D. Have at least two years teaching experience in the relevant
subject area with excellent communication skills.
E. Applicants must have the ability to prepare students for all
examinations to the BJC/BGCSE levels.
F. Be willing to participate in the high school's extra curricular
programmes.

Application must be picked up at the high school office on Shirley
Street be returned with a full curriculum vitae, recent coloured
photograph and three references to:


Mr. Neil Hamilton
4 The Principal
ST yaa p High School
~ie [-7566.
Deadlinefor applications is May 25th, 2006
Deadlinefor applications is May 25th, 2006


nancal Advisors Ltd.
Financial Advisors Ltd.


A)oMaKet


Abaco MarKets
Bahamas Property Fund
Bank of Bahamas
Benchmark
Bahamas Waste
Fidelity Bank
Cable Bahamas
Colina Holdings
Commonwealth Bank
Consolidated Water BDRs
Doctor's Hospital
Famguard
Finco
FirstCaribbean
Focol
Freeport Concrete
ICD Utilities
J. S. Johnson
Kerzner International BDRs
Premier Real Estate


BUSINESS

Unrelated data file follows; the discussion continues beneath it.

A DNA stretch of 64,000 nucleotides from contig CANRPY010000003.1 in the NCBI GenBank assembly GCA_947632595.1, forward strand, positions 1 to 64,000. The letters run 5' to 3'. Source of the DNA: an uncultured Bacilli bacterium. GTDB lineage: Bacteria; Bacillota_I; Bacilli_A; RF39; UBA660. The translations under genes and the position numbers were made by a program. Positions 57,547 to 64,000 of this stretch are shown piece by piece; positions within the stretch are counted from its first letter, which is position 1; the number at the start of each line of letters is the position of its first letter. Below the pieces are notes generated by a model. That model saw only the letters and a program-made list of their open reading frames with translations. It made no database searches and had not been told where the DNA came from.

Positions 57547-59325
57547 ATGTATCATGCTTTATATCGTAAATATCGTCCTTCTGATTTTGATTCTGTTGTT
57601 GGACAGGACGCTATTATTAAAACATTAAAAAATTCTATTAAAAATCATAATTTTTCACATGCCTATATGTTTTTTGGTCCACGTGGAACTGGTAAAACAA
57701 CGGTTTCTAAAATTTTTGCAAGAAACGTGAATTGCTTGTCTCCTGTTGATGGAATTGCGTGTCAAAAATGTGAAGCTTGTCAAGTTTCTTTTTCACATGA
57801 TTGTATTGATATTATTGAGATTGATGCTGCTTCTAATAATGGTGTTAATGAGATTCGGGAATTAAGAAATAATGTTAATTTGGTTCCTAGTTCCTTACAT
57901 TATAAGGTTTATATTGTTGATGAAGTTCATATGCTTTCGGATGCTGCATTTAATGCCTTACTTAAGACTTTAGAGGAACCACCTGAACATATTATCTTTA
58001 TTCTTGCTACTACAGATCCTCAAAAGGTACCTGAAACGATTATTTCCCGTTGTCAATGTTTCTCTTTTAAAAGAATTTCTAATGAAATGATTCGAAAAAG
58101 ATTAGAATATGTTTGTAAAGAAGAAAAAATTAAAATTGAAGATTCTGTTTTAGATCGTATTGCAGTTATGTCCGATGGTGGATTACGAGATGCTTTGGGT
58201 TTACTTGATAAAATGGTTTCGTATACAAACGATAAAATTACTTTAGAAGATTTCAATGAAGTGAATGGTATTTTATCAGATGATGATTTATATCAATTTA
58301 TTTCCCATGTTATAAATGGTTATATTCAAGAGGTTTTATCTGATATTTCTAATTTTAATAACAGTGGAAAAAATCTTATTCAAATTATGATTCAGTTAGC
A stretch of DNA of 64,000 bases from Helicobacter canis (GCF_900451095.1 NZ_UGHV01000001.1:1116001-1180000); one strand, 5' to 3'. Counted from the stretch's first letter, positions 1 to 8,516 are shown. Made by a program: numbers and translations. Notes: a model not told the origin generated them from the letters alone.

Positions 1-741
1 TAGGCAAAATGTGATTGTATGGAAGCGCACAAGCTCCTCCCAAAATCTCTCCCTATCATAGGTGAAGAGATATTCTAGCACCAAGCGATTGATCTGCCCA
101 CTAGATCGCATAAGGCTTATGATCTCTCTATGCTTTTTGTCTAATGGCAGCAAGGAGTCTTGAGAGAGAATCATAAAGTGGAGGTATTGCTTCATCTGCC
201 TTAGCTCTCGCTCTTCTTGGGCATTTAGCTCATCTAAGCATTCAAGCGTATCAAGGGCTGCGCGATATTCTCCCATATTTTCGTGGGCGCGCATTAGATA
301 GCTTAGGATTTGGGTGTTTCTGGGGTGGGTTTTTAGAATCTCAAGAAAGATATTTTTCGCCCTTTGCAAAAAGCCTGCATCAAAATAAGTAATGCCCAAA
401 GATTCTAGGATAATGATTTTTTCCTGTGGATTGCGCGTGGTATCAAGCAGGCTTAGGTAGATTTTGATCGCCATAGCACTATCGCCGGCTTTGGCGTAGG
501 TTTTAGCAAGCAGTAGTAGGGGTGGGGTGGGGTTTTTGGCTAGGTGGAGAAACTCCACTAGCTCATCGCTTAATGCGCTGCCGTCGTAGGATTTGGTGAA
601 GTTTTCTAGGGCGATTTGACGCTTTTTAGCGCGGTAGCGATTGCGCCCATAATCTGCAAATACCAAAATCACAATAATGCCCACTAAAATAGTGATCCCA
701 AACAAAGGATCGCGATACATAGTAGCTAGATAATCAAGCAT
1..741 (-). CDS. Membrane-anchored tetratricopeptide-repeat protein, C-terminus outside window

-I


) I DE Lw






THE TRIBUNE


PAGrF AR MlMONDAY MAY 299 2n00


* \ u, mmi -4 Lif-% 1, II %I r .
BUSNES


Share your news

The Tribune wants to
hear from people who
are making news in their
neighborhoods.
Perhaps you are raising
funds for a good cause,
campaigning for
improvements in the
area or have won an
award.
If so, call us on 322-1986
and share your story.




LEGAL NOTICE


International Business Companies Act (No. 45 of 2000)


AFRINVEST SECURITIES LIMITED
(In Voluntary Liquidation)
Notice is hereby given that in accordance with Section 137 (4)
of the International Business Companies Act (No. 45 of 2000),
AFRINVEST SECURITIES LIMITED is in Dissolution.
The date of commencement of dissolution is 31st day of March,
2006.
Exulta Anstalt, Kirchstrasse 33,
FL-9490 Vaduz
Liquidator
We look forward to receiving the draft Notice to approve.
Yours sincerely,
MOSSACK FONSECA & CO. (BAHAMAS) LIMITED
Lauren Ramsay,
Corpoeare Administrator



LEGAL NOTICE


NOTICE


IRELAND'S EYE LIMITED
(In Voluntary Liquidation)



Notice is hereby given that the above-named
Company is in dissolution, which commenced on the 18th
day of May, 2006. The Liquidator is Argosa Corp. Inc., of
P.O.Box N-7757 Nassau, Bahamas.



ARGOSA CORP. INC.
(Liquidator)






COMMONWEALTH OF THE BAHAMAS 2005
IN THE SUPREME COURT CLE/Gen/No. 206